My mom was one of 13 children. Many of whom had oodles of kids themselves. So I’m not exaggerating when I say I have a LOT of relatives.
One of them is Chris Thomas, my cousin Penny’s son. Chris moved to China right after he graduated college. He met a nice girl there, Stephanie Li. They bonded over their love of Chinese cooking and got married soon after.
Now, they run the most popular Chinese cooking show on YouTube, “Chinese Cooking Demystified”. Most of the episodes are filmed on their balcony. This is a happy story.
At least, it was until the Wuhan virus hit.
Yep. This is one of those stories. But I promise there are great lessons — and gold picks — along the way. Just bear with me for a moment until I get to them.
Anyway, YouTube fame is enough for most people. But now Chris and Stephanie are getting written up in The New Yorker and featured on NPR. Not because they live in Wuhan. They live in the city of Shunde.
While Shunde is more than a thousand kilometers (639 miles) from Wuhan, the virus made its way to Shunde. And when that happened, the authorities put Shunde on lockdown.
Since the outbreak, more people in China are watching YouTube. Chris and Stephanie are becoming more famous. While the reason for the boost in fame isn’t the kind you’d want, that doesn’t mean the benefits should be ignored.
And that leads us to the first lesson …
First Lesson: Use Adversity as an Ingredient for Success
When you can’t go out to the market — heck, when the market can’t even get food — it’s very tough to do a cooking show.
But it’s not impossible. Chris and Stephanie make the most of what’s in their pantry. They get creative. For example, Chinese stir-fry with flour tortillas.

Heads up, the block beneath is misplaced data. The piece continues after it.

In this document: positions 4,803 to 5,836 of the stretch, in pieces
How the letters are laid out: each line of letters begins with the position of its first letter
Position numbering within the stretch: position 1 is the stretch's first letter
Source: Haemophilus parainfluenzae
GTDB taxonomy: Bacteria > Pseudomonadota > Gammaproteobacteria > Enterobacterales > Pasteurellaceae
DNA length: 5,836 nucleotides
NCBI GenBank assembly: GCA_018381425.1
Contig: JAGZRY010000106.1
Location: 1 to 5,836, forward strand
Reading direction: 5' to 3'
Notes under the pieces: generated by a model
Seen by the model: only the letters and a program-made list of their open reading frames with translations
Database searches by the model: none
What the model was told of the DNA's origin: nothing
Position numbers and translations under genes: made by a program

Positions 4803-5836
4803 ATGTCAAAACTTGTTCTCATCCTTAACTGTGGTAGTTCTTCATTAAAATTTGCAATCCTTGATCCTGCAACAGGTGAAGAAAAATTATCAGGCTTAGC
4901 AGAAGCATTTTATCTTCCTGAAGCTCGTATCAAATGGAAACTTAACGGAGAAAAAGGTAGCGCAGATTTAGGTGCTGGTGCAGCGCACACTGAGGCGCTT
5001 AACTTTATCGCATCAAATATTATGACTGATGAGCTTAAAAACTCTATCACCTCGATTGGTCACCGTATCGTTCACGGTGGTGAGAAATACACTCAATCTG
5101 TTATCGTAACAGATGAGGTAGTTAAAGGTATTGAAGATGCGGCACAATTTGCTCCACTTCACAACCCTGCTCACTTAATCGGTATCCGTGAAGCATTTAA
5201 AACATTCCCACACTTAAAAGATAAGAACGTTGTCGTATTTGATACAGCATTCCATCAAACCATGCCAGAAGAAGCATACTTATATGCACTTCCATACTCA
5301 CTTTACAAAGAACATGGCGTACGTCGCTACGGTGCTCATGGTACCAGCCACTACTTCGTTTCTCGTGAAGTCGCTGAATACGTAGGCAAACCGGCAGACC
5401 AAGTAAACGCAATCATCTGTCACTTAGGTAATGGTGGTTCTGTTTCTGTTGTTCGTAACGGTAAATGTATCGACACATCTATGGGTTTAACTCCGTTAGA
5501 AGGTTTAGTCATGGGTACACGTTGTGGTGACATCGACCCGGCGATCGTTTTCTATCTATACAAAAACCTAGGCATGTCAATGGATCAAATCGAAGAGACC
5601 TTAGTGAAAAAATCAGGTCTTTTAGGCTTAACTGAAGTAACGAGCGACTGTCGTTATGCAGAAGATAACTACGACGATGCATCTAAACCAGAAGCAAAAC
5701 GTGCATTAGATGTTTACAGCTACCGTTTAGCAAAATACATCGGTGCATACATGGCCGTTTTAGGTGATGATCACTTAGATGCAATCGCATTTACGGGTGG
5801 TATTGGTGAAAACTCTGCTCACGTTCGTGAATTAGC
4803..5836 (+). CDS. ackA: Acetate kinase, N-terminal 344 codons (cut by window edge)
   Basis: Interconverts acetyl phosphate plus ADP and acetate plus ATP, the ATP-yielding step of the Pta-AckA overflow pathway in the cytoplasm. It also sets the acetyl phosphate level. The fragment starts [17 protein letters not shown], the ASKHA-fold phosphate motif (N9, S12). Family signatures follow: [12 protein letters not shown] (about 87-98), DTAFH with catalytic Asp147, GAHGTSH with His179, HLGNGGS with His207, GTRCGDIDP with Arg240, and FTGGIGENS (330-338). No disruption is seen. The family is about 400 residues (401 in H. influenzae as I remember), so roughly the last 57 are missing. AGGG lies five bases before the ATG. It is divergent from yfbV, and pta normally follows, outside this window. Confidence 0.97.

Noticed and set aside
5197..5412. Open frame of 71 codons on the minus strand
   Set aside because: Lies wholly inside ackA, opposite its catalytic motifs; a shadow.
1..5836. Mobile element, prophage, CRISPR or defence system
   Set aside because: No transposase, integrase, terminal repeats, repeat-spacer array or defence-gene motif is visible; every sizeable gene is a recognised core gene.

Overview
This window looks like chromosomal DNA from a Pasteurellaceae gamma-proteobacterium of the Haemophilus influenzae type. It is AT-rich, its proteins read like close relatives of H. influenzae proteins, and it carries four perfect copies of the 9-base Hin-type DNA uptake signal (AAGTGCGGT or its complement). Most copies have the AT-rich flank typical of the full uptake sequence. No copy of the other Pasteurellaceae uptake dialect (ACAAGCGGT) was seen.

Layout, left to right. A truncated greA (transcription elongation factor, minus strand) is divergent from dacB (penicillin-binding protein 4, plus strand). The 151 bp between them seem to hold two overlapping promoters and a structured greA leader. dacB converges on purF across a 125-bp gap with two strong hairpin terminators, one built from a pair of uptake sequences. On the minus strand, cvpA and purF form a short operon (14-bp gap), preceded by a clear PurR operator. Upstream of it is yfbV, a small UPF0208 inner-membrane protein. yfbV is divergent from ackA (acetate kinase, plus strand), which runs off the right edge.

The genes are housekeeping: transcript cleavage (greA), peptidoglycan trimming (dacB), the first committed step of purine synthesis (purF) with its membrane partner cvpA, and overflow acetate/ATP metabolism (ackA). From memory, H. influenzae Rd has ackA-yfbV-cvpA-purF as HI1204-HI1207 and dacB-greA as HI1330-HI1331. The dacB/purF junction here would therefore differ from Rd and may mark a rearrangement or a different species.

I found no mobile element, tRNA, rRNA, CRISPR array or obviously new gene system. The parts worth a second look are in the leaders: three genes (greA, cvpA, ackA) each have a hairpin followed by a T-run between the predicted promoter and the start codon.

And they’re not alone. Many people in China are locked in their homes. In many places, you aren’t allowed out without a mask — and there’s been a run on masks. So, people have started putting their free time toward cooking.
Stephanie told The New Yorker: “There’s this kind of running joke or meme on the Chinese internet that [since the lockdown started in late January] everybody’s just become such a great cook.”
Second Lesson: Remove Panic from the Menu
Supplies are starting to come back into the markets. So, the worst may be over. Still, the precautions remain in place. Chris and Steph keep panic at bay with a thorough routine prevent the spread of germs.
Chris told a reporter:
First, I put on my outside clothes. Going downstairs … you do have to make sure that you don’t use your hands to interact with the world.
Once you get your stuff, you … change your clothes and wash your hands. In order to make sure we’re not infecting the pump on the liquid soap, we first use some bar soap and then we can press the pump to wash our hands. Everything we bought … we put it in its own quarantine. We put it all out on the balcony, spray all sorts of sanitizers on it and let it sit outside for a couple of hours.
That sounds fun, doesn’t it? Imagine if the panic over the virus spread to the United States!
Could that happen?
The panic over SARS — an illness related to the COVID-19 coronavirus now raging through China — lasted about two months.